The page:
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Working from Home Poses Cybersecurity Challenges for Businesses

Steel Root co-founder Ryan Heidorn discusses the need for increased vigilance about cybersecurity when it comes to a remote workforce.

This article by Ethan Forman originally appeared in The Salem News

SALEM — Offices across the state are reopening as coronavirus cases decline, but people, out of concern for their safety, are still opting to work from home. 

That poses a challenging problem for companies trying to keep their data and networks secure amid a remote workforce, according to Andy Sauer, director of cybersecurity at Steel Root, a cybersecurity and IT services company in Salem.  

Located on Front Street, Steel Root has more than a dozen employees. In the spring the company was busy warning businesses of potential threats from both independent and nation-state cyber criminals trying to exploit telecommuters.

Steel Root co-founder and managing partner Ryan Heidorn said most companies were not prepared for the shift to a remote workforce at the start of the pandemic. Small companies were especially at risk, he said. 

“The problem of cybersecurity and who is at risk mimics COVID-19 itself,” said Heidorn, who was recently named to the board of directors of the National Defense Industrial Association New England, and who teaches cybersecurity at Endicott College. 

Even with offices reopening as COVID-19 cases in the state have waned, “the subject is still top of mind,” Heidorn said,

“The complexities introduced by the pandemic are realities we have to deal with,” he said.

With many companies extending work-at-home policies through the end of the year, many workers may be plugging away on their home computers or personal laptops instead of work-issued ones. They may be working over a home network or on one in a cafe, making security a challenge.

Cybersecurity became a topic early in the pandemic due to “Zoom bombing,” in which pranksters were able to hijack a video conference run on the now popular video conferencing app, Zoom, before the company addressed those issues.

Sauer said these incidents, while high profile, were mostly innocuous. It’s the less visible attacks, ones that may not become apparent for weeks or months, that are the threat.

The problem, Sauer said, is that companies have built their IT security based on the office, using firewalls and defenses with one gate in.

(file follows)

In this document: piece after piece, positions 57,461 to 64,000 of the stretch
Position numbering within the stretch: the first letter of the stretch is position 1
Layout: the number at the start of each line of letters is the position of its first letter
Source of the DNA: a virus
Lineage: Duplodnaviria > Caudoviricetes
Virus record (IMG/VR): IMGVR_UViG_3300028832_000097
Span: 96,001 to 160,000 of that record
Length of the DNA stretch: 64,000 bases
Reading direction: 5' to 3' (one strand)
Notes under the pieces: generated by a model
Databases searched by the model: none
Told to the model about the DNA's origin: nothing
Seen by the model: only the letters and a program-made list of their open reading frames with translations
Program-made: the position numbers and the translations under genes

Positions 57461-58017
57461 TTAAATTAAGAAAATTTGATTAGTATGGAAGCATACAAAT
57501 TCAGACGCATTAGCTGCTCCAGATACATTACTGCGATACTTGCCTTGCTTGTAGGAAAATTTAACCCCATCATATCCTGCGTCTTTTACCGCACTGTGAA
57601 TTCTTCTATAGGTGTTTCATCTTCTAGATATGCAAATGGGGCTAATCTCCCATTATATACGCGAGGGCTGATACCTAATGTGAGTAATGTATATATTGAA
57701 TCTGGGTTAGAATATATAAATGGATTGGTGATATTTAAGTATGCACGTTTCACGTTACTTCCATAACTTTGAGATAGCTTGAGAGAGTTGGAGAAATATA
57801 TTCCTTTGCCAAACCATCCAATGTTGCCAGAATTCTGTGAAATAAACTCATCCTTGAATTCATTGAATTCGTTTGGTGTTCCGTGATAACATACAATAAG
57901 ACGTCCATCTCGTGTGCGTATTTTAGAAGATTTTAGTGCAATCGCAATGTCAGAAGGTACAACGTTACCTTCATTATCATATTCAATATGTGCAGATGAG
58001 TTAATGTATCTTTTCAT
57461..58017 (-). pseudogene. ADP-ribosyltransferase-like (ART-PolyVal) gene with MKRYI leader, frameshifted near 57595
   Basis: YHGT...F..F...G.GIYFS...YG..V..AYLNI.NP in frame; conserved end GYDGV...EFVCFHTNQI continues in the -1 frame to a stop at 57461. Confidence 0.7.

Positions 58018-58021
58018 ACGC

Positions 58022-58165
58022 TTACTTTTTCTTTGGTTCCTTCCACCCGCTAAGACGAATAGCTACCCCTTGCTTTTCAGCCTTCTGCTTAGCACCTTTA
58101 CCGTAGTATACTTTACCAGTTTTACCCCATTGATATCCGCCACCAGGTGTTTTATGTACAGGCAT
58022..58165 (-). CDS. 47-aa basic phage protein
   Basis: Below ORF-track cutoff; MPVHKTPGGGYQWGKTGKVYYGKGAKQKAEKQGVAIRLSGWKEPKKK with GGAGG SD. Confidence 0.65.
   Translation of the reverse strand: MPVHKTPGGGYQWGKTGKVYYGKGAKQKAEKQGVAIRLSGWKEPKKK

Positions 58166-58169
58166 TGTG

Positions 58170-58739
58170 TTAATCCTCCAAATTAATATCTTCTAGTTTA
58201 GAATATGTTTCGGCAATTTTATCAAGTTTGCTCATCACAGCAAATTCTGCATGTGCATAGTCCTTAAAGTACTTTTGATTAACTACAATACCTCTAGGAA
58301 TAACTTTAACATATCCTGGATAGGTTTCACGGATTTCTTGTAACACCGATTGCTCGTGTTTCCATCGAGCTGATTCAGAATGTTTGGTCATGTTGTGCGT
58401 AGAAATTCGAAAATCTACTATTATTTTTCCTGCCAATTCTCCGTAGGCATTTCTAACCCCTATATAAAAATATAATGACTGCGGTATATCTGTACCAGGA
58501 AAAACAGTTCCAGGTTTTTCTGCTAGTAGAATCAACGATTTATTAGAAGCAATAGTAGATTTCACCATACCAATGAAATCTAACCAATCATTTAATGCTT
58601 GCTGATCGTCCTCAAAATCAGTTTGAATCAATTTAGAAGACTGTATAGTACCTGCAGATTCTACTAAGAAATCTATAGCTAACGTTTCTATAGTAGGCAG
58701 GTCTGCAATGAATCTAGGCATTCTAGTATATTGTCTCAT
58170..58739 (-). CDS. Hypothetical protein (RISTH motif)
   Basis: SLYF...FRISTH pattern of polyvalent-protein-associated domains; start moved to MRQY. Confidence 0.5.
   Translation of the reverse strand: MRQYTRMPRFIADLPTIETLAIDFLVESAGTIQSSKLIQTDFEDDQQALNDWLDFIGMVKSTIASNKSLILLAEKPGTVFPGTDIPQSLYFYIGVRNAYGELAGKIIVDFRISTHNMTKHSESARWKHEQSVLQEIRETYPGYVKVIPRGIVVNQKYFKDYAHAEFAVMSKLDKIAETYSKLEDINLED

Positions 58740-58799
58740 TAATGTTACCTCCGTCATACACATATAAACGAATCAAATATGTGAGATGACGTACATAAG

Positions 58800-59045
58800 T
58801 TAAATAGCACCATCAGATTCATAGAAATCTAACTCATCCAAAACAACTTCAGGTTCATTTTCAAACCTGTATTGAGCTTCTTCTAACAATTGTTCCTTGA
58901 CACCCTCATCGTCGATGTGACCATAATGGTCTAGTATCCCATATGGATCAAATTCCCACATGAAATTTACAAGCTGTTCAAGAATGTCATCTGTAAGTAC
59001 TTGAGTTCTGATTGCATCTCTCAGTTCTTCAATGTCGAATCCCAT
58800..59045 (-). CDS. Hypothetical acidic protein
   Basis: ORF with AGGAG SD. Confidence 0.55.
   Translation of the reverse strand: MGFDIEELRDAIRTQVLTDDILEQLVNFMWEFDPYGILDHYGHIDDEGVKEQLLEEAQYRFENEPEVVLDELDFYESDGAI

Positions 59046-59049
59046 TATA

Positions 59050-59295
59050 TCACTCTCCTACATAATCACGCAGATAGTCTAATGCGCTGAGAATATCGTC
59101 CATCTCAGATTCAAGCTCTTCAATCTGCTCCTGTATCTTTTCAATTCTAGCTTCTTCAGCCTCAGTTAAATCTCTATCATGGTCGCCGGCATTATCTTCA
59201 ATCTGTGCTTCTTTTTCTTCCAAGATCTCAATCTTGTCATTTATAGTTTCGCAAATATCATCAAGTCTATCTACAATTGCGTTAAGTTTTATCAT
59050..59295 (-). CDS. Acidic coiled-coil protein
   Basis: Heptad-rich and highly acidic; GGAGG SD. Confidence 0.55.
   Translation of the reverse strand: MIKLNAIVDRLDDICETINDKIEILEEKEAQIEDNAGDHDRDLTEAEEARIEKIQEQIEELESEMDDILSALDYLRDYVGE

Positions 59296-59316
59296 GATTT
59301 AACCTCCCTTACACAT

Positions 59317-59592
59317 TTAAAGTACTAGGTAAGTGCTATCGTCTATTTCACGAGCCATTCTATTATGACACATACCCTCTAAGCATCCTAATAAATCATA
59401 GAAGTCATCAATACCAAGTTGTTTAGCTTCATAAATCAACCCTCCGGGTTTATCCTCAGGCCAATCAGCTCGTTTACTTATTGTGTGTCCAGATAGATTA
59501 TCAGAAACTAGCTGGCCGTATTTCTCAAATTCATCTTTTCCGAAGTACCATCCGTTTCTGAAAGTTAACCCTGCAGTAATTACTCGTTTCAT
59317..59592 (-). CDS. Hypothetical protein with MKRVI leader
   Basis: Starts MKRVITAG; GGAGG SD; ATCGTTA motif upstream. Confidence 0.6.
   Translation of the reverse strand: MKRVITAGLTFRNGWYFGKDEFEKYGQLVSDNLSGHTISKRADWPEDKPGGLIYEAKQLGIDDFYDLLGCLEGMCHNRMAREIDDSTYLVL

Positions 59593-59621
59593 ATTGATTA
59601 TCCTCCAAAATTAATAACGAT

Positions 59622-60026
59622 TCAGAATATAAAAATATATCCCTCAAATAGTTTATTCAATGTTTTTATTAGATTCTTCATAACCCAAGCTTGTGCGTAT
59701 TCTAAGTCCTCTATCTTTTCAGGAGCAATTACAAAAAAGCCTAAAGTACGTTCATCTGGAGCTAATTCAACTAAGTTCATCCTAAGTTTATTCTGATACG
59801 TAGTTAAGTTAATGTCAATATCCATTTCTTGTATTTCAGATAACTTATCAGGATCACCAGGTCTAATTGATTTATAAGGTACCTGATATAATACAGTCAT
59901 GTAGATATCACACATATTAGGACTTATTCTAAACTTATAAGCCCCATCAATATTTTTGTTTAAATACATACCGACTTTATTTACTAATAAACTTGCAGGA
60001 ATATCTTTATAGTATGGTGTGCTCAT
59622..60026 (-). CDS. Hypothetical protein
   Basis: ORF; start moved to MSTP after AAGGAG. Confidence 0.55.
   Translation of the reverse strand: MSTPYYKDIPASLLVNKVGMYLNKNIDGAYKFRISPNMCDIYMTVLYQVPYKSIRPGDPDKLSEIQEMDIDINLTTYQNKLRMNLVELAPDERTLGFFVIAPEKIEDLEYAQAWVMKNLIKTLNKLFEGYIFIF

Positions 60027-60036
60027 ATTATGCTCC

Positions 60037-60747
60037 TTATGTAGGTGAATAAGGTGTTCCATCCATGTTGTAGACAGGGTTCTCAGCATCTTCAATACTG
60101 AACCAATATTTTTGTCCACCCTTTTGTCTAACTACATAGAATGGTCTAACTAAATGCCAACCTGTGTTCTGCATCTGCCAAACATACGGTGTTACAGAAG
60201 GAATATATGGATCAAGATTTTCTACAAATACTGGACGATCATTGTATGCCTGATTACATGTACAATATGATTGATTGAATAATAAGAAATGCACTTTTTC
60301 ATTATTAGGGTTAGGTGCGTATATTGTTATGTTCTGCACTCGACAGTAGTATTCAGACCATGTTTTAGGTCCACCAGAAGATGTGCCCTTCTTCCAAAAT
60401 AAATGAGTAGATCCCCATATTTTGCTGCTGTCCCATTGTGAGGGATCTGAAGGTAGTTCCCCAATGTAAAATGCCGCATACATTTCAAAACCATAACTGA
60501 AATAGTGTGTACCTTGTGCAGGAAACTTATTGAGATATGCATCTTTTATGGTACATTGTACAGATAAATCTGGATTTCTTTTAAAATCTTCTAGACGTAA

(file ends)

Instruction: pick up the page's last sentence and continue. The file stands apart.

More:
Now, a company’s crown jewels, its propriety company data, are sitting on home computers or personal devices outside the castle walls.

Education is key

Cybersecurity came up in May during a virtual meeting on the reopening held by the North Shore Chamber of Commerce. 

“It’s been an environment that’s been ripe for the bad guys to take advantage of fear, take advantage of misinformation, and manipulate that in a way that they get the user to do things that they normally wouldn’t do,” said David Gravel, founder, president and CEO of the Peabody IT consulting firm, GraVoc Associates.

“The key to most of it is … user education,” Gravel said.

While big businesses have specialists who worry about IT security, many small businesses look at security as “nice to have but not necessary to have. And I think now, people have to look at security as a have to have,” Gravel said.

The key is educating employees about cyber threats. Gravel said ransomware attacks, in which a hacker takes control of someone’s device and requires a ransom to free it, have been on the rise.

“Those occur relatively easily because people are buying things remotely,” said Gravel. Users click on what they think is a link to track a package and the next thing they know, their network is infected. 

“The criminal has what he wants,” Gravel said. “He doesn’t have your money, but he has your data, and as a result, you are willing to pay for that data unnecessarily.”

Small businesses also have to update their IT infrastructure.

“In the 800 calls we got in the first week to push people remote,” Gravel said, “we were underwhelmed at the level of equipment that was out there.”

They found inexpensive equipment such as firewalls were eight or nine years old, leaving companies relatively wide open. There was also no pre-planning involved as to whether employees could use their own equipment or the company’s. Many employees were working on early-age Windows products “that have no security protection whatsoever,” Gravel said.

For employees, security awareness training is key, Heidorn said. 

“Some of the protective measures that were in place in your office are not in place at home,” he said.

Sauer said there has been a “behavioral shift” among those working at home which malicious actors are trying to exploit. Workers at home may be less aware of potential cyber threats, and less willing to call to the IT department if they have a problem. With their guard down, they may unwittingly accept a phishing attack which can open up a company to be hacked.